At a few minutes before midnight, Jim wandered downstairs to the kitchen to make himself a snack. He couldn't find much food in the Asylum kitchen, and all he managed to scrounge up was some whole wheat toast and a mug of hot chocolate. Thus provisioned, he went back upstairs to his room to watch "The Twilight Zone." It was an excellent episode called "The After Hours," about the secret life of department store mannequins. After the Zone, he watched the first half of "Late Night with David Letterman," occasionally flipping channels to see parts of a rerun of "The Odd Couple."
At one o'clock in the morning, he snapped the set off and crawled into bed.
That night he had a dream.
He was at a railroad station. It was late at night, and the early winter air was cold and windy. He entered the station. Inside it was warm, but drafty, and the station, large and open, seemed very deserted. Three or four people sat waiting for the train, seated stiffly on the cold metal benches, their big, fully packed suitcases resting at their feet, their faces, blank and expressionless, still somehow displaying a sense of calm happiness.
Jim set down his own full suitcases and checked his pockets for perhaps the fiftieth time. Did his passport have the correct exit visas? Yes. Did he have enough cash to purchase a ticket? Yes. He checked the timetable. His train was due in ten minutes.
He approached the ticket window. The clerk was very old, and seemed very, very tired. Jim asked him for a one-way ticket. The clerk checked Jim's passport, then sold him the ticket. One hundred twenty two dollars and seventeen cents. The train was posted as being on time, due to arrive in seven minutes. Jim took his place on the benches with the others.
The time passed slowly, but at last Jim heard the shrill sound of the steam whistle as the train approached the station. Jim and the other passengers moved out onto the platform.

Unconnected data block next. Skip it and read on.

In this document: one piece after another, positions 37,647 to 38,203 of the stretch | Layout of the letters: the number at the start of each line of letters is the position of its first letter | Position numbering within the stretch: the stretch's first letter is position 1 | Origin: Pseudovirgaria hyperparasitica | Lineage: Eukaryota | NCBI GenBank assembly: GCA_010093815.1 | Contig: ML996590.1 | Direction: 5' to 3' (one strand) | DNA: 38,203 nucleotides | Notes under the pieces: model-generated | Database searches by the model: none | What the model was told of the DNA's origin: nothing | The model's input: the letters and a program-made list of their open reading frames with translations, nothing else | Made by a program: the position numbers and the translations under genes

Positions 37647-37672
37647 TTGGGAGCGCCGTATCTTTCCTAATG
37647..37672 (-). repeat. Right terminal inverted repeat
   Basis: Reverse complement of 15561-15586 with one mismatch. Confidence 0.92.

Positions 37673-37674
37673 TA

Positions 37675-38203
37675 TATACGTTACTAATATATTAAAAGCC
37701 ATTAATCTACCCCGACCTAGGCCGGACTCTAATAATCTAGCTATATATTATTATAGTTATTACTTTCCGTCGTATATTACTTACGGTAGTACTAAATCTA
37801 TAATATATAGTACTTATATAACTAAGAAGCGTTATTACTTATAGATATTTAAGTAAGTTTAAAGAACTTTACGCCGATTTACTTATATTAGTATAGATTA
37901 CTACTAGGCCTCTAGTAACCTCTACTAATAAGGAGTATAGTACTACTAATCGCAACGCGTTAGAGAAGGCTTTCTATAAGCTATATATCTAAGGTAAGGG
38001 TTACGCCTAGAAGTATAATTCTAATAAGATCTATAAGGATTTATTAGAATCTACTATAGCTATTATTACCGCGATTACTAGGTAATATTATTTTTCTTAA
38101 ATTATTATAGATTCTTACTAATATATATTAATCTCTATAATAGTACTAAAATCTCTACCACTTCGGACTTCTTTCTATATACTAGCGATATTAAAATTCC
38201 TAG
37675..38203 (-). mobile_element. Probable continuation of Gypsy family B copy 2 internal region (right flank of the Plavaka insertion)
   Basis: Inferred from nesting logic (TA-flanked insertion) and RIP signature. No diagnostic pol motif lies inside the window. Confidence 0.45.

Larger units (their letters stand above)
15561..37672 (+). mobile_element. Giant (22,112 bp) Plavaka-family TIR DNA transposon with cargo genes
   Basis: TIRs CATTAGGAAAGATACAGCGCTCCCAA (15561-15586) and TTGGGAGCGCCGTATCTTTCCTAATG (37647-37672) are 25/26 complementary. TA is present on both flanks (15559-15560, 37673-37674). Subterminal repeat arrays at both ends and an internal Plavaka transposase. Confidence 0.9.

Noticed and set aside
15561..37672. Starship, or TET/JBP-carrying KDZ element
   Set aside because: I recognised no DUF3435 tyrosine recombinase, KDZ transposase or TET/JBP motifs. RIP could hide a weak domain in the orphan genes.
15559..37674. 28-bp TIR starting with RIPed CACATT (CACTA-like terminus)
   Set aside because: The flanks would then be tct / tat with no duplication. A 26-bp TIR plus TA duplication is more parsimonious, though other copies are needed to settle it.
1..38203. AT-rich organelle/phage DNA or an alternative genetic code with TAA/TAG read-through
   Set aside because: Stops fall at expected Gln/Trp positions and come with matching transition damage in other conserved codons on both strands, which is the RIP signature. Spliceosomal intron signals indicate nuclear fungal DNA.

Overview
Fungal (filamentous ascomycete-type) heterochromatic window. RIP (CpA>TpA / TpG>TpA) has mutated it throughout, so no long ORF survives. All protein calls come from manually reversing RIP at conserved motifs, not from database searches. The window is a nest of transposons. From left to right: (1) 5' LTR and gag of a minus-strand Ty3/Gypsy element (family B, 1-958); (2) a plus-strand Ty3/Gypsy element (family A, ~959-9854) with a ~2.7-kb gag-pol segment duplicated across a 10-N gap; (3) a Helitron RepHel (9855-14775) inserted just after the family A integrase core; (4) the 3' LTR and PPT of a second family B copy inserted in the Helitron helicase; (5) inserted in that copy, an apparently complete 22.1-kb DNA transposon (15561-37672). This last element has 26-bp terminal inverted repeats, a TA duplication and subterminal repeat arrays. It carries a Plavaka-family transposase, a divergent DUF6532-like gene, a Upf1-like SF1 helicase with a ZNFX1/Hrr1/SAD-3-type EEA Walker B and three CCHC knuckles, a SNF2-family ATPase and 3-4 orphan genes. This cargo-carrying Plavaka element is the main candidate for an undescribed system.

The train stopped and he stood waiting with the others as the arriving passengers disembarked. They moved very slowly. Their faces were also blank and expressionless, but there was no calm happiness in their eyes. They had a shell-shocked look, they seemed bewildered and confused, they wandered, aimlessly and listlessly, their eyes barely seeming to function. Some collapsed, helpless, on the platform. Guards appeared from somewhere, helping them to their feet, giving them directions as to where the rag-tag group should go.
Then they were boarding. As Jim awaited his turn, he again checked his passport, he again confirmed the existence of the ticket in his hand. Finally he was next. The conductor looked him over. He took Jim's ticket, and studied it. He took Jim's passport, and studied it even more closely. The conductor frowned. He stepped up into the train and conferred with another conductor. They talked in whispers, Jim could not hear their words. Finally the conductor faced Jim again. The train gave out a long, shrill whistle.
"I'm sorry," said the conductor.
"What?" squeaked Jim. His pulse raced, his breath was in quick, short bursts. "But I thought-"
"I'm sorry," said the conductor again. "Your ticket price will be refunded." The conductor swung up and into the passenger car and, with a lurch, the train began moving, very slowly at first but with gathering speed, vanishing into the distance.
The terrible cold silence of the winter night enveloped Jim, as he stood, amazed and confused, alone on the empty train platform. Then a guard appeared. "This way, sir," he said.
"Almost," thought Jim, as he went back into the Empty City.